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ISLAMABAD: While all other mainstream political parties have submitted their consolidated statements of accounts to the Election Commission of Pakistan (ECP), the Pakistan Tehreek-i-Insaf (PTI) sought one month to file the same on the last date specified in the Political Parties Order, 2002.
Sources told Dawn that the PTI had ascribed the failure to meet the legal requirement to its active engagement in the recently held by-elections.
An official of the ECP, when contacted, said that under article 13 of the Political Parties Order, 2002 every political party was required to submit to the ECP, within 60 days from the close of each financial year, a consolidated statement of accounts, duly audited by a chartered accountant.
He pointed out that in terms of article 14 of the Political Parties Order, 2002, a party, which failed to submit its statement of accounts under article 13, would not be eligible to obtain election symbol for contesting elections for Majlis-i-Shoora (parliament) and provincial assemblies.
He said there was apparently no room in the law for the ECP to provide relaxation to any party which fails to meet the obligation.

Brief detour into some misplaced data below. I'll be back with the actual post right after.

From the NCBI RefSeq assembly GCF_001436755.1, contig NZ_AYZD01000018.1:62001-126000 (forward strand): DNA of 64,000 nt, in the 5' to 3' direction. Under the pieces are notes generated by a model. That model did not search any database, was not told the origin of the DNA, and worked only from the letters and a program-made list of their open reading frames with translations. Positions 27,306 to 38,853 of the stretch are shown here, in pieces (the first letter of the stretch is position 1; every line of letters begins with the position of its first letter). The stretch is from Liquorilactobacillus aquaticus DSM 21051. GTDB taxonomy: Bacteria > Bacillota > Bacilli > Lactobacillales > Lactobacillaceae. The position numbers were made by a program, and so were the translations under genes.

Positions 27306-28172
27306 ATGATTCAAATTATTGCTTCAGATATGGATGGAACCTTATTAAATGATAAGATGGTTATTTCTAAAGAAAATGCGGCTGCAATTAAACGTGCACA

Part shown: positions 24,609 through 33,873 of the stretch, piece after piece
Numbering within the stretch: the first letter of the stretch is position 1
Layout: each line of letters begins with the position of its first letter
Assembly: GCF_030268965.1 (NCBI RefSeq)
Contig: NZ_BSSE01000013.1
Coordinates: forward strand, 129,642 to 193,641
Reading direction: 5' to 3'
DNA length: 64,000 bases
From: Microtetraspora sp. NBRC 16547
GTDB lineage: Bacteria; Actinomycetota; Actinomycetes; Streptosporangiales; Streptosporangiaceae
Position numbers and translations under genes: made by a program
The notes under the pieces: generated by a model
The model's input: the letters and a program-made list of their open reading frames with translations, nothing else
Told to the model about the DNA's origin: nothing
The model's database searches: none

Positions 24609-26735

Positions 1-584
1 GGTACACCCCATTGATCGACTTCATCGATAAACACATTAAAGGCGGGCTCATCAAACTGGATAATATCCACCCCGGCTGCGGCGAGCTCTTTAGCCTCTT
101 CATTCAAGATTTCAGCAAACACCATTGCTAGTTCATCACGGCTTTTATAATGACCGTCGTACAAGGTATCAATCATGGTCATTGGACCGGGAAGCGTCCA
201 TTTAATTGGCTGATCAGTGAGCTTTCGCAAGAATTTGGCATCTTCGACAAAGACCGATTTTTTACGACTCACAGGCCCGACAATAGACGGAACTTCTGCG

A legal expert also observed that even if such a relaxation was allowed, it would be open for judicial review.
So far around four dozen political parties out of the total 230 enlisted with the ECP have submitted their statements of accounts with the ECP. Among them are all the mainstream political parties except the PTI.
Ruling PML-N, PPP, PPP Parliamentarians, Muttahida Qaumi Movement, Awami National Party, PML-Q, Jamiat Ulema-i-Islam-Fazl, Jamaat-i-Islami, PML-Zia and Awami Muslim League are among the parties to have met the legal requirement.
RECOUNT: In a significant development, the ECP has found apparent irregularities in the electoral process in PPP-150 (Lahore) by-elections and ordered recount of votes in the constituency.
PML-N candidate Mian Marghoob Ahmad was declared winner from the constituency and PTI candidate Mehr Wajid Azeem had alleged irregularities and sought recount. The plea had been rejected by the returning officer and had been challenged before the ECP.
According to an order issued by the ECP, overwriting has been found on a number of lists of votes purported to have been polled in favour of the winning candidate in the carbon copies of the result count provided to candidates by the presiding officer.
“In polling station No 21 (Lahore Cambridge School Saidpur), prima facie the returned candidate had received 60 votes and this was increased to 66,” the order said.
The commission said even the winning candidate’s counsel conceded the overwriting.